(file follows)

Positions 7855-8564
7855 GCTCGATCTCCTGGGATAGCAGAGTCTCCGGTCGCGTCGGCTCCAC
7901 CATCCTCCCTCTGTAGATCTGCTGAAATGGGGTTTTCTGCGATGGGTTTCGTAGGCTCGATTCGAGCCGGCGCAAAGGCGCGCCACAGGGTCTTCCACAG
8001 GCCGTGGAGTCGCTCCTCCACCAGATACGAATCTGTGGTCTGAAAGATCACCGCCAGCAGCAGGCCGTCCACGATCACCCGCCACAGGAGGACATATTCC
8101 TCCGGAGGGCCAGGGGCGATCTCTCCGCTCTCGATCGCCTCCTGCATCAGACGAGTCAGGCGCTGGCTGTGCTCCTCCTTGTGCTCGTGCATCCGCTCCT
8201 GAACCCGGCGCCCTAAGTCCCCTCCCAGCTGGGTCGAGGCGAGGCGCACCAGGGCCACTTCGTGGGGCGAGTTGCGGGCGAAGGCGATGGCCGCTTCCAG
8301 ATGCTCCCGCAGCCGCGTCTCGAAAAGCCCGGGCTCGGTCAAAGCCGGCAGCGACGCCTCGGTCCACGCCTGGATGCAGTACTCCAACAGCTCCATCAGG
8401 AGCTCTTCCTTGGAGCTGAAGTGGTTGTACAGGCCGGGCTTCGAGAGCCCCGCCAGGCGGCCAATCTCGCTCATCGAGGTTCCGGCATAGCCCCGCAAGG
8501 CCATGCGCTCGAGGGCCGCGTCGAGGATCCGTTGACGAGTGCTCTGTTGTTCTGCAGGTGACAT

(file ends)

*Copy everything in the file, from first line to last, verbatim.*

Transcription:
Positions 7855-8564
7855 GCTCGATCTCCTGGGATAGCAGAGTCTCCGGTCGCGTCGGCTCCAC
7901 CATCCTCCCTCTGTAGATCTGCTGAAATGGGGTTTTCTGCGATGGGTTTCGTAGGCTCGATTCGAGCCGGCGCAAAGGCGCGCCACAGGGTCTTCCACAG
8001 GCCGTGGAGTCGCTCCTCCACCAGATACGAATCTGTGGTCTGAAAGATCACCGCCAGCAGCAGGCCGTCCACGATCACCCGCCACAGGAGGACATATTCC
8101 TCCGGAGGGCCAGGGGCGATCTCTCCGCTCTCGATCGCCTCCTGCATCAGACGAGTCAGGCGCTGGCTGTGCTCCTCCTTGTGCTCGTGCATCCGCTCCT
8201 GAACCCGGCGCCCTAAGTCCCCTCCCAGCTGGGTCGAGGCGAGGCGCACCAGGGCCACTTCGTGGGGCGAGTTGCGGGCGAAGGCGATGGCCGCTTCCAG
8301 ATGCTCCCGCAGCCGCGTCTCGAAAAGCCCGGGCTCGGTCAAAGCCGGCAGCGACGCCTCGGTCCACGCCTGGATGCAGTACTCCAACAGCTCCATCAGG
8401 AGCTCTTCCTTGGAGCTGAAGTGGTTGTACAGGCCGGGCTTCGAGAGCCCCGCCAGGCGGCCAATCTCGCTCATCGAGGTTCCGGCATAGCCCCGCAAGG
8501 CCATGCGCTCGAGGGCCGCGTCGAGGATCCGTTGACGAGTGCTCTGTTGTTCTGCAGGTGACAT